Rare cases, real concerns

Published: October 20, 2013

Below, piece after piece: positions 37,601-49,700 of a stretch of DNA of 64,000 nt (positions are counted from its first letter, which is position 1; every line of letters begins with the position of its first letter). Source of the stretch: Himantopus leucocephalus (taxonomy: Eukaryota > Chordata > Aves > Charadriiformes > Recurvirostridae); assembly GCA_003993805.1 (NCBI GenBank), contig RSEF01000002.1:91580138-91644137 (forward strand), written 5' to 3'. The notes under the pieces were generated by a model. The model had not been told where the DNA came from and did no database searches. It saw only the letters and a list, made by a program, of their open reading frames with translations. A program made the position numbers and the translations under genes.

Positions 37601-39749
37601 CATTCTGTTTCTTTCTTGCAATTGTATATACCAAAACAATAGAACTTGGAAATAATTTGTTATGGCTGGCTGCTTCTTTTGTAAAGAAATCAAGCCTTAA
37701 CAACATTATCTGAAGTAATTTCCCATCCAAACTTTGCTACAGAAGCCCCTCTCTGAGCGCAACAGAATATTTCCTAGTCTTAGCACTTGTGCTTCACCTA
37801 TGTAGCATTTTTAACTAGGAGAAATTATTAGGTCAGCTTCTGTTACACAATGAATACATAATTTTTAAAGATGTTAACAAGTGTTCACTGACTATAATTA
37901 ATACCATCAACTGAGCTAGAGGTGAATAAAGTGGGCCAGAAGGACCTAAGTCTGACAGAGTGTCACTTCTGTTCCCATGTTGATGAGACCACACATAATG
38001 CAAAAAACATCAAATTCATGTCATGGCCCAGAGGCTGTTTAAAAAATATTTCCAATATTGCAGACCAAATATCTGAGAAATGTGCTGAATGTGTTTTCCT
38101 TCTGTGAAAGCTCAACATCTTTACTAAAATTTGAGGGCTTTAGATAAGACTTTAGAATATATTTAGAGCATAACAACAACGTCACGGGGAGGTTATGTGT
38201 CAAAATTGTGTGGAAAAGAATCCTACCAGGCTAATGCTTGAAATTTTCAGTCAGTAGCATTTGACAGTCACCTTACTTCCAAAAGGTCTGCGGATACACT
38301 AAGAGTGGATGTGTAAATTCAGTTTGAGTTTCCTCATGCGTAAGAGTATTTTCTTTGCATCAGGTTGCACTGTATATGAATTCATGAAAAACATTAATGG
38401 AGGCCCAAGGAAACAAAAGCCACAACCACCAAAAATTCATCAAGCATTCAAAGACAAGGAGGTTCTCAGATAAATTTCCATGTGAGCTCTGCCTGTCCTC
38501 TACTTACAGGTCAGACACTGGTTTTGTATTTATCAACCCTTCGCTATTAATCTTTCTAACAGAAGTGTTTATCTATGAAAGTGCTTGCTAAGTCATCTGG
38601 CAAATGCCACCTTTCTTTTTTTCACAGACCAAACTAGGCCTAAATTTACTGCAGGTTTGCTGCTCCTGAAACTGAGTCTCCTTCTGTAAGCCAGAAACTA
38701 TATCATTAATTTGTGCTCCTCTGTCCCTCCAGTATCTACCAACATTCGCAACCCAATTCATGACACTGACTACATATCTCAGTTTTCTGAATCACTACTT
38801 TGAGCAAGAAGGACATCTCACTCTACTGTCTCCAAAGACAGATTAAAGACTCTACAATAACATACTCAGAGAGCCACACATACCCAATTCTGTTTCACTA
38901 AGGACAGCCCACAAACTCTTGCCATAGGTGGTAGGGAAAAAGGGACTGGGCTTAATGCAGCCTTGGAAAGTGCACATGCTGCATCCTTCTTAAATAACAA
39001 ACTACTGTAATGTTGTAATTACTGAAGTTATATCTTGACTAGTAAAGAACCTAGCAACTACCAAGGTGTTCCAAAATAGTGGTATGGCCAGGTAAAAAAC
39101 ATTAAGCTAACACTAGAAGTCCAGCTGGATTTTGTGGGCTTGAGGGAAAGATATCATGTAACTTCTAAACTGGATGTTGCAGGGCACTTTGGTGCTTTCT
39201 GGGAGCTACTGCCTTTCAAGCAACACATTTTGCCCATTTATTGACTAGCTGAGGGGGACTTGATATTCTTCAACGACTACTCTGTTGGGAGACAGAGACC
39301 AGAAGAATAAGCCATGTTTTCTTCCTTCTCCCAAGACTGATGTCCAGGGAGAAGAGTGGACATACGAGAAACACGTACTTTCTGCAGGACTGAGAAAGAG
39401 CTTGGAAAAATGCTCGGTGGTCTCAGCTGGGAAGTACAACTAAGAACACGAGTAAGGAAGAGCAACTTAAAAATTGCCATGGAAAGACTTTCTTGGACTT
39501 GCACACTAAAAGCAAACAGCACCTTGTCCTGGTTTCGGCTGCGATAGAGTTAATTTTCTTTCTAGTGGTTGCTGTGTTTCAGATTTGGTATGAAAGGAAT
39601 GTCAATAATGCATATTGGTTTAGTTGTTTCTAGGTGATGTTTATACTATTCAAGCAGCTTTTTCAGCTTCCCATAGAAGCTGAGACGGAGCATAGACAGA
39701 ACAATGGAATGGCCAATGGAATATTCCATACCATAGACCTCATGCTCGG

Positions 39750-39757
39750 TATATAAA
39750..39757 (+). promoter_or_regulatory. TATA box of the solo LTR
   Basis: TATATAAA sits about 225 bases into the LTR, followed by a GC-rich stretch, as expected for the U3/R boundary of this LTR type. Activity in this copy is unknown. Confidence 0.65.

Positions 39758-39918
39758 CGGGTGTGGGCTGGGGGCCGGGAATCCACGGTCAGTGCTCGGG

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Daniel Green, a schizophrenic Oklahoma City man, is accused of killing four family members in August. Green told police he doesn’t remember because he blacked out, but said he might have “emptied a magazine on them,” according to the arrest affidavit filed in Oklahoma County District Court. This type of homicide case is rare, Oklahoma City Police Chief Bill Citty said. Of the 62 homicides reported in the city from January through September this year, mental illness was an obvious factor in “very few,” Citty said. “We track our mental health contacts, and most of our mental health contacts are nonviolent and end up going to the crisis center or the hospital to be evaluated,” the chief said. Although they are rare, cases like Green’s raise questions about the severely mentally ill, their easy access to guns and whether they are getting the help they need. Green’s father, Raymond Green, told investigators deep down he thought his son was capable of killing his family, a court document reveals. But Laquanna Cizek — who lost her mother, grandmother and two siblings that day — said she never saw her uncle do anything violent, despite his lifelong struggles with schizophrenia. “Something had to have pushed him,” she said.


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